Saudi prince executed for murdering man in brawl
A Saudi prince has been executed for shooting a man dead during a mass brawl three years ago outside Riyadh.
Prince Turki bin Saud al-Kabir was put to death in the capital. No details were given as to how he was executed - most condemned people are beheaded.
The prince is the 134th person to be put to death this year, according to a tally compiled by the AFP news agency.
But it is rare for members of the royal family, who are estimated to number several thousand, to be executed.
One of the most well-known cases of a Saudi royal being executed was that of Faisal bin Musaid al Saud, who assassinated his uncle, King Faisal, in 1975.
'Blood money refused'
Prince Turki had been convicted by a General Court of murdering his compatriot, Adel bin Suleiman al-Muhaimeed, and sentenced to death, the interior ministry said.
The verdict and sentence were upheld by the Court of Appeal and the Supreme Court, and a royal decree was issued to proceed with the execution, it added.
The victim's family refused offers of "blood money" by which they would receive financial compensation in return for not demanding the death sentence, Saudi-owned Al-Arabiya network reported.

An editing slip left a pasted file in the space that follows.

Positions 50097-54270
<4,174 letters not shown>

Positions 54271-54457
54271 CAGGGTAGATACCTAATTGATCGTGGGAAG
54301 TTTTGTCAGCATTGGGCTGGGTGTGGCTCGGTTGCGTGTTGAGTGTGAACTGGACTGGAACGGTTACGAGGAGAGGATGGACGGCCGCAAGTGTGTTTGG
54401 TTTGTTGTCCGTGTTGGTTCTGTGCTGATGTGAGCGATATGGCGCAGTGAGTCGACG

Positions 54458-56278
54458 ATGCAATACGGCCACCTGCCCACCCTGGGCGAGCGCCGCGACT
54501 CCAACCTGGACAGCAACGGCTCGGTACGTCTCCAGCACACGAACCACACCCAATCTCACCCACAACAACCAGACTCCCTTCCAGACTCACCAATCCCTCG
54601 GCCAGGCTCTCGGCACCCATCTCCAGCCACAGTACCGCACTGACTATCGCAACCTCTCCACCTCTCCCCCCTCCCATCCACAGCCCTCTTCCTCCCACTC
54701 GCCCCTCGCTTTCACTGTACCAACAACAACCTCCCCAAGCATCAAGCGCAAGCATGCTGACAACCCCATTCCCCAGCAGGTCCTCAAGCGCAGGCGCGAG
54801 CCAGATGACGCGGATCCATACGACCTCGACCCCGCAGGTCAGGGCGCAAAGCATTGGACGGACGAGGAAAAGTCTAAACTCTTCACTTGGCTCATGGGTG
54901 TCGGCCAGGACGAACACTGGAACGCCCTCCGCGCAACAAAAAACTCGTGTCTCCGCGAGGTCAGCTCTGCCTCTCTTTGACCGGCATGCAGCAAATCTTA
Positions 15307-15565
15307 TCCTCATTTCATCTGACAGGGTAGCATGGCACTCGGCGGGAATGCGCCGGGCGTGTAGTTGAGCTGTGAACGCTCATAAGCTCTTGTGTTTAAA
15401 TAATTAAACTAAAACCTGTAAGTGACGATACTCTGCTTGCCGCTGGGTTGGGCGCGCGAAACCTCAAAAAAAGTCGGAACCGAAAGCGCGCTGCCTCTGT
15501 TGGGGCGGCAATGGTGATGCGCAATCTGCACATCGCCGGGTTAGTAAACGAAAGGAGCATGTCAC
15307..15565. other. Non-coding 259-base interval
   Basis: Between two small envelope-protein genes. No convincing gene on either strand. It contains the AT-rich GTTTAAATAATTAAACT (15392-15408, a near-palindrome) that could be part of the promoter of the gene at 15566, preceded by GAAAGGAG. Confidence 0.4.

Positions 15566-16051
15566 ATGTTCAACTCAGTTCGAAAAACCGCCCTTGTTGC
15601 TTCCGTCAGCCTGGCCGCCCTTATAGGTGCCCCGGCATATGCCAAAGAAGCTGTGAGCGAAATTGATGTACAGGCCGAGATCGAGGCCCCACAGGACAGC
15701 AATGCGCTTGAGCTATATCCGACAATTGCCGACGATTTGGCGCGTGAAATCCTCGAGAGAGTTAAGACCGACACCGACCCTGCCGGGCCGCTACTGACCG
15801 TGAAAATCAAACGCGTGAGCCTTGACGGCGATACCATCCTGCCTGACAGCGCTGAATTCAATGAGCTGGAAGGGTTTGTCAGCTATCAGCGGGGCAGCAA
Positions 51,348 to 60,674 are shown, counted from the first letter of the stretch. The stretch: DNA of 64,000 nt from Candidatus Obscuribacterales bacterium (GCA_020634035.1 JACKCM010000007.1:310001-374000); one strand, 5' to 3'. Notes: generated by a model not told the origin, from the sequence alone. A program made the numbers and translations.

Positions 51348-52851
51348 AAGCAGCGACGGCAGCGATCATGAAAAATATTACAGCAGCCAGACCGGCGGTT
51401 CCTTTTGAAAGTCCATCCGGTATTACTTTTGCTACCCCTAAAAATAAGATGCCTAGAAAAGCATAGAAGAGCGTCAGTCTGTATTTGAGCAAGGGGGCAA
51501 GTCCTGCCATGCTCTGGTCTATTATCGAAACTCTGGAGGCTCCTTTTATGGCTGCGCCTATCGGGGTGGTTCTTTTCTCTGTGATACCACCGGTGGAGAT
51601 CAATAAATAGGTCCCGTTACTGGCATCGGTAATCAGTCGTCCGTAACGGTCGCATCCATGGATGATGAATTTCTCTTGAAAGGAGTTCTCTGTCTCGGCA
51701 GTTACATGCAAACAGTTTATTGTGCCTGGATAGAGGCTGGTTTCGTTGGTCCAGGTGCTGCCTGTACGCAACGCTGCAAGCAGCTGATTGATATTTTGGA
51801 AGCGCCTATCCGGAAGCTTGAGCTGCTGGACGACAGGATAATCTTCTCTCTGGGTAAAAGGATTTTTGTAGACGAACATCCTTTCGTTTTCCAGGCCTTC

The interior ministry said the government was "keen to keep order, stabilise security and bring about justice through implementing the rules prescribed by Allah".
Some Saudis praised King Salman on social media for being "decisive" while others said they were pleased to see that the "law applied to everyone".
Most people executed in Saudi Arabia are convicted for murder and drug trafficking, although nearly 50 people convicted of terrorism offences were put to death on a single day in January, among them the prominent Shia cleric Sheikh Nimr al-Nimr.
Also on Tuesday, another Saudi citizen was executed in the Qatif region of Eastern Province, the interior ministry said in a separate statement. Saad Bin Ahmed al-Shamrani was convicted of abducting and raping a young woman, it added.